Metabolomics is one omics approach that can be used to acquire comprehensive information on the composition of a metabolite pool to provide a functional screen of the cellular state. Single-cell metabolomics is proving useful at the molecular level for major biological research in drug development. One of the main goals of single-cell metabolomics research is to gain knowledge of cellular interaction with and in response to environmental influences on a molecular level, through a comprehensive understanding of cellular functions. In this short review, we discuss the importance of single-cell metabolomics, the concentrations of metabolites in cells, single-cell isolation, analytical methodologies for single-cell metabolomics, future prospects and a possible strategy for studying single-cell metabolomics by combining Fluorescence-activated cell sorting (FACS), Cytometry by time-of-flight (CyTOF) and Liquid Chromatography with tandem mass spectrometry (LC-MS/MS).
Keywords: Metabolomics; Single-cell; Cytometry by time-of-flight (CyTOF); Liquid chromatography with tandem mass spectrometry (LC-MS/MS)
• All populations of living organisms show heterogeneity among their individual cells.
• Strategies for characterization of the metabolome of single cells are continually evolving.
• Current technologies allow detection of hundreds of metabolites from a single cell
• Sample preparation remains a significant challenge in single cell metabolomics
• Studies of metabolomics promise to provide a greater understanding of cellular fate, function, and homeostatic balance.
Metabolomics is an emerging field with tremendous potential to improve our understanding of human health and disease, leading to the development of personalized approaches for disease diagnosis, patient monitoring and treatment response evaluation . Metabolomics is not only a crucial new tool for metabolism-related research; it is expected that its potential to uncover phenotypic differences in a very sensitive manner will lead to its becoming a powerful tool for general drug screening studies. Single-cell analysis is necessary to understand the biological and physiological properties of single cells and multicellular organisms.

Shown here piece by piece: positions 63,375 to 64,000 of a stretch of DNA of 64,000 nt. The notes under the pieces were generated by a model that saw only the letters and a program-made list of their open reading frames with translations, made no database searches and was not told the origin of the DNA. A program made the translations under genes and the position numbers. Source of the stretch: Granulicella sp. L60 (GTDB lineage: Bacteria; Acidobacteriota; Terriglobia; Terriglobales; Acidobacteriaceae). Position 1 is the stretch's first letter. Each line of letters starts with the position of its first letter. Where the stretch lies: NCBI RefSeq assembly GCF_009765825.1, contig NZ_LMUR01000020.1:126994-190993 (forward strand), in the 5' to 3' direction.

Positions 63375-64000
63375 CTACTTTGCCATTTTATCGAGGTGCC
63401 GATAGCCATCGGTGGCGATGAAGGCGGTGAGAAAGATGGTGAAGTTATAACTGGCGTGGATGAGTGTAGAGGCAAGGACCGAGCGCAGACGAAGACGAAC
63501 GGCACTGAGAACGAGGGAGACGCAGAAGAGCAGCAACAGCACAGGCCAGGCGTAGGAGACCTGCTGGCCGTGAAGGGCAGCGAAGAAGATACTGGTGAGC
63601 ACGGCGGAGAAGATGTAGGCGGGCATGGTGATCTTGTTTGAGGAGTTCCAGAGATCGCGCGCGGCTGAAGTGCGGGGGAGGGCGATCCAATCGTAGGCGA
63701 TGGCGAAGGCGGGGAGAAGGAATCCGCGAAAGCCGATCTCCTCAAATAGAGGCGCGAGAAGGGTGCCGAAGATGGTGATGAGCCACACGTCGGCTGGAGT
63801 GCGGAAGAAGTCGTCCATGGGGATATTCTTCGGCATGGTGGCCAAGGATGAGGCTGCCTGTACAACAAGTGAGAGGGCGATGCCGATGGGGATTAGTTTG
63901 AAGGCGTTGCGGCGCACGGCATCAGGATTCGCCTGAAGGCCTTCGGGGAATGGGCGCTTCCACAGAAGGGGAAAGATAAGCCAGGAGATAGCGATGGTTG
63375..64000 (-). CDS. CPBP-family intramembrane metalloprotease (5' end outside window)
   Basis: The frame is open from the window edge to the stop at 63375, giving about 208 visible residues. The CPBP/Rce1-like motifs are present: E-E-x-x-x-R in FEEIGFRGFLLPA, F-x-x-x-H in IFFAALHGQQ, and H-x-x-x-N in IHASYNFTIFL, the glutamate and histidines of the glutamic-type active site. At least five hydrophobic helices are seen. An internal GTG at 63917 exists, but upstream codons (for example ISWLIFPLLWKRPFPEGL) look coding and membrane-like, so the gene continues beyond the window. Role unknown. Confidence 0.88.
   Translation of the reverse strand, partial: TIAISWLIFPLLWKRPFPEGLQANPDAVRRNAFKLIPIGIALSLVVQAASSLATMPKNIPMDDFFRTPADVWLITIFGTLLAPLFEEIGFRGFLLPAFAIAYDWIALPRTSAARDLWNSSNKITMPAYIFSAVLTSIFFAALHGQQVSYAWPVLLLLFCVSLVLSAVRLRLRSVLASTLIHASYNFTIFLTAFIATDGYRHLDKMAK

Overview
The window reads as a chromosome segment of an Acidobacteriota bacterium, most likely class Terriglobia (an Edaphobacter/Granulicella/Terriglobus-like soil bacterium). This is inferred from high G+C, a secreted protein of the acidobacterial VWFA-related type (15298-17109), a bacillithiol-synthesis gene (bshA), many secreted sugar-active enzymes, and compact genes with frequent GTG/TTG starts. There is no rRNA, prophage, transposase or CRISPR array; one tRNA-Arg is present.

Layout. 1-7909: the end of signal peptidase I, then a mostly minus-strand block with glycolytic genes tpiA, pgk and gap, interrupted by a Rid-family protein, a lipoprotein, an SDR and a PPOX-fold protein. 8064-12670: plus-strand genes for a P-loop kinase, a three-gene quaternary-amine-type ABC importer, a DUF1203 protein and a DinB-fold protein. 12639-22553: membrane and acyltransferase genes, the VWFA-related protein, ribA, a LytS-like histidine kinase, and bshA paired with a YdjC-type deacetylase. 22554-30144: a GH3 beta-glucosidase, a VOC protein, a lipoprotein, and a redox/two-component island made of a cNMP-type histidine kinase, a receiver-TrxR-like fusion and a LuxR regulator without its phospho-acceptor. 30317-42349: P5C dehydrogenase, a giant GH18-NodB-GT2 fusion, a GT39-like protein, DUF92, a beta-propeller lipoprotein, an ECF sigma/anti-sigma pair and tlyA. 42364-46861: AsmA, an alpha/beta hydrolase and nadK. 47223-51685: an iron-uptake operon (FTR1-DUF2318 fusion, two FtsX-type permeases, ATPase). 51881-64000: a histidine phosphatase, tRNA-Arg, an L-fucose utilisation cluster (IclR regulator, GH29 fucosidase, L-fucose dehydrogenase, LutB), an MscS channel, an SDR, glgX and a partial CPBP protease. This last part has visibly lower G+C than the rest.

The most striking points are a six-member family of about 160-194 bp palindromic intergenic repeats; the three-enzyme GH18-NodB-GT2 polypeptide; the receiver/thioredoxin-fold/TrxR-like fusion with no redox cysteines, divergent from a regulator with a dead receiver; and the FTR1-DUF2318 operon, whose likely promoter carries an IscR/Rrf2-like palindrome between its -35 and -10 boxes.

As an example of one major issue for metabolomics research, it is becoming apparent that studies of population-level characteristics may overlook crucial differences among individual cells. Because cell populations are not certainly homogeneous, metabolomics will be even more critical to research at the single cell level [2-5]. In the same way that the people of one town, state or country display significant variations, whether among themselves or when compared to other cities, states or countries, the same applies to any given population of cells. Thus, the phenotype of any one cell may be significantly different from any other cell, as well as the average of the population. This variation presents a major challenge for the metabolomics researcher, as the biological “noise” represented by these variations can be every bit as valuable to such studies. Variations in timing, pathway, and response to specific stimuli provide important information about the history, present state, and imminent future of any particular cell at any given time. Such differences may be due to variations in factors such as genetics, microenvironment, cellular history, varied developmental or cell-cycle stages, or cell age.
This emphasizes the need for new approaches to single cell analysis which will expand our knowledge of biological functions and our ability to detect, monitor and treat diseases. Currently, the lack of techniques for study of single cells hinders our knowledge of metabolic phenotypes of individual cells in heterogeneous populations. New approaches will need to provide better information on the specific “state” of any given cell, such as the effects of environmental changes, relation of cellular responses to the larger tissue matrices and improved capability to measure these characteristics. As an example, populationlevel research on cell-cycle-synchronized yeast cells revealed significant changes in gene regulation and metabolite levels over cell life  and that the phenotypes of clonal cells were influenced by the age of parent cells. This indicates that synchronization and sorting will directly affect the metabolome under study. Currently, sorting methods do not account for these time dependent changes, to the degree that final results may well not represent the original metabolome of the sample.